My favourite system is based on the concept of Voluntary Donation and fundraising events. (Some US radios rely solely on this). The BBC might be better off with this system, as those who support it wholeheartedly might want to give more than £145 a year. But this could lead to a shortfall too, if, say only 70% of the population wants to continue to give the BBC the same amount every year. I would suggest that the BBC has to learn to “make do with the budget freely given”, in other words, downsize. Do you need 8 TV station and 18 radio station? I don’t think so! I’m not even sure we need one BBC channel at all. Personally, I’ve stopped using BBC services altogether after the “fracas”. It’s been 3 months and I can assure you, life is fine. The world does not stop spinning.
Your campaign has some support but there are millions of people. A Daily Telegraph ISPSO study some years ago claimed (I think you cite the study yourself) that 70% of the population do not support it. Why are there not millions supporting your campaign?
I’ve asked myself the same question “why did 1 million people sign a joke (the petition to keep Clarkson, called “freedom to fracas” was light-hearted) and ‘only 165,000 people’ signed mine?” The fact is: people are happy to share a harmless joke, and are happy to complain about things, but very few are ready to do something positive about it, like leaving their name and address. I’ve come to the conclusion that some people think petitions are useless, or that any resistance is futile because the public is powerless. By the way, did you know that the petition with the greatest number of signatures in the UK is reckoned to be the “Ambulance Dispute Petition”, presented in 1989, with “only” 4.5 million signatures.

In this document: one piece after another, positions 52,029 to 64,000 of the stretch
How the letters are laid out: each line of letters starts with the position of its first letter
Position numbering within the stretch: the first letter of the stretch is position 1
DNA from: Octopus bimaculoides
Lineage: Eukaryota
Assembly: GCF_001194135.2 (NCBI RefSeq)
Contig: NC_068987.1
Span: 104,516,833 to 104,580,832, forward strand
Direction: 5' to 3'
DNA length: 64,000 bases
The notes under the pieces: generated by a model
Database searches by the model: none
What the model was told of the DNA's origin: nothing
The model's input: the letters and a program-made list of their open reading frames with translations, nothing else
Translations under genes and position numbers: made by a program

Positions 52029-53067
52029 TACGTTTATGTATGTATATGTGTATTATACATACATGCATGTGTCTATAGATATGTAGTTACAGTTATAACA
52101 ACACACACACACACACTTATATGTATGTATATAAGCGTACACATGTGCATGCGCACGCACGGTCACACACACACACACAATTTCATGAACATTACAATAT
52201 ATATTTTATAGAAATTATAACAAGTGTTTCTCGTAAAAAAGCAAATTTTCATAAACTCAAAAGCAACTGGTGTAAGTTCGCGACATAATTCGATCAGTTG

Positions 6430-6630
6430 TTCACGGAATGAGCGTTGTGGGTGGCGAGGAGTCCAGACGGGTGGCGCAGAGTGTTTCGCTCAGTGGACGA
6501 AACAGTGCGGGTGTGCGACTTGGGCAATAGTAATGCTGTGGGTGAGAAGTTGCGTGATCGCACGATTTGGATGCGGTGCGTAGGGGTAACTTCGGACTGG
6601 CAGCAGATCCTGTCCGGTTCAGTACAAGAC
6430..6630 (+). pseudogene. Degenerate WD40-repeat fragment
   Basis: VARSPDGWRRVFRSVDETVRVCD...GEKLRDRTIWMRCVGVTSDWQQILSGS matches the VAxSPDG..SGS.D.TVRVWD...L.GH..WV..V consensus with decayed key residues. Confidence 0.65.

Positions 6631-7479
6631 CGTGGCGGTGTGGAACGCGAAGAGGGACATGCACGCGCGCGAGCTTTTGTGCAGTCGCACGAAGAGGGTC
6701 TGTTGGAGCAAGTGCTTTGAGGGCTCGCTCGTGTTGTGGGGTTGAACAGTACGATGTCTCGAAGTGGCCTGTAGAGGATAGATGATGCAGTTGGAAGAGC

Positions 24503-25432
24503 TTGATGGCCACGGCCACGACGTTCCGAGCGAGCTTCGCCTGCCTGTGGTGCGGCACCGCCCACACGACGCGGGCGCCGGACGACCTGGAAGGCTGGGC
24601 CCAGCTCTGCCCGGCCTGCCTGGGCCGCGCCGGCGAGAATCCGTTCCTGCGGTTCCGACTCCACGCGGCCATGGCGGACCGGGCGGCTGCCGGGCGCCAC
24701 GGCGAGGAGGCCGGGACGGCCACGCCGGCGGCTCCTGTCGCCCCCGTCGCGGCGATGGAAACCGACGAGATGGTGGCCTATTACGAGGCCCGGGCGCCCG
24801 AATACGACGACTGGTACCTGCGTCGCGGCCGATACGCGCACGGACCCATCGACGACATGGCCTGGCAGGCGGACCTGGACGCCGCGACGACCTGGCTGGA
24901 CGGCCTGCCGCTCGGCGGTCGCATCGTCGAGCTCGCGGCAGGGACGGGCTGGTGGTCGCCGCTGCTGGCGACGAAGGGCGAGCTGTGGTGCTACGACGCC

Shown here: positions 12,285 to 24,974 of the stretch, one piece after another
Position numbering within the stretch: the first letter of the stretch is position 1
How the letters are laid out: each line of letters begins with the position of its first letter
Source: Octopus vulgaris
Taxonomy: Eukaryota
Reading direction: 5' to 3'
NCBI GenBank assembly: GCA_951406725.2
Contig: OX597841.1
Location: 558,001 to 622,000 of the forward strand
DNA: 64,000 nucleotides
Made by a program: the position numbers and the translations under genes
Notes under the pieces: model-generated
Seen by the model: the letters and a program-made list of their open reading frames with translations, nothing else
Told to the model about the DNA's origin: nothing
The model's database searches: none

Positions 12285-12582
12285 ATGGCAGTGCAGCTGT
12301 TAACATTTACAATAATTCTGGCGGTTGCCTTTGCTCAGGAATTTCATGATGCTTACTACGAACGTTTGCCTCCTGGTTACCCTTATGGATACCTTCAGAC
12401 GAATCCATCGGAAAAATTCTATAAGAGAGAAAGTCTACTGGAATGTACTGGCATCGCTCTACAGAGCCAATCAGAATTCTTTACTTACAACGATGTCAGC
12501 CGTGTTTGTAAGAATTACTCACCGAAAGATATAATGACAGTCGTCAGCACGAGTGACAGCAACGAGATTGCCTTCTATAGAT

If your readers are interested, my petition is called “End the BBC licence Fee”. It’s on 38 degrees. Here’s the link https://you.38degrees.org.uk/petitions/end-the-bbc-licence-fee
What other steps are you planning to do?
Besides collecting signatures, I sent a number of Freedom of Information Requests to the government and/or judicial system of England, Wales, Scotland and Northern Ireland in order to collect data on TV licence evasion. I wrote many articles and press releases, which I then sent across the UK, trying to raise awareness on the Charter renewal, the impact of collecting the TV licence and the BBC’s less desirable practices. So far 13 local newspapers in England and Scotland, plus 3 Polish expat online News and one American radio have picked up a part of the story. I’ve also sent those articles to the Secretary of State for Culture, Media and Sports to help him with the Charter renewal. By the way, the right Honourable John Whittingdale has confirmed to be aware of my petition. He even thanked me for it, via his Head of BBC Financial Policy’s representative.
I’m still waiting for some results regarding the decriminalisation of the TV licence fee so I still have some articles left to write.
Considering that it’s nearly summer recess already in the Parliament, handing over the petition is likely to be in September.
About you: Where do you live (Town), what do you do for living?
I live in the beautiful English Riviera (Torquay). I’m a legal editor for a branch of Thomson Reuters and I’m a freelance French teacher.
Who do you suggest I should contact who, like you, does not support the license fee (media people in particular).
The only media people that kept in touch with me are Marc McLean at the Clydebank Post, Kapil Summan at the Scottish Legal News and Stephen Beard at Marketplace (the British correspondent of the American Radio network).
If you want to talk to more people in general, I would suggest my Scottish associate, Duncan Edelsten. The other person you need to talk to calls himself @BanTheBBC on twitter. Don’t be put off by the subversive name and avatar.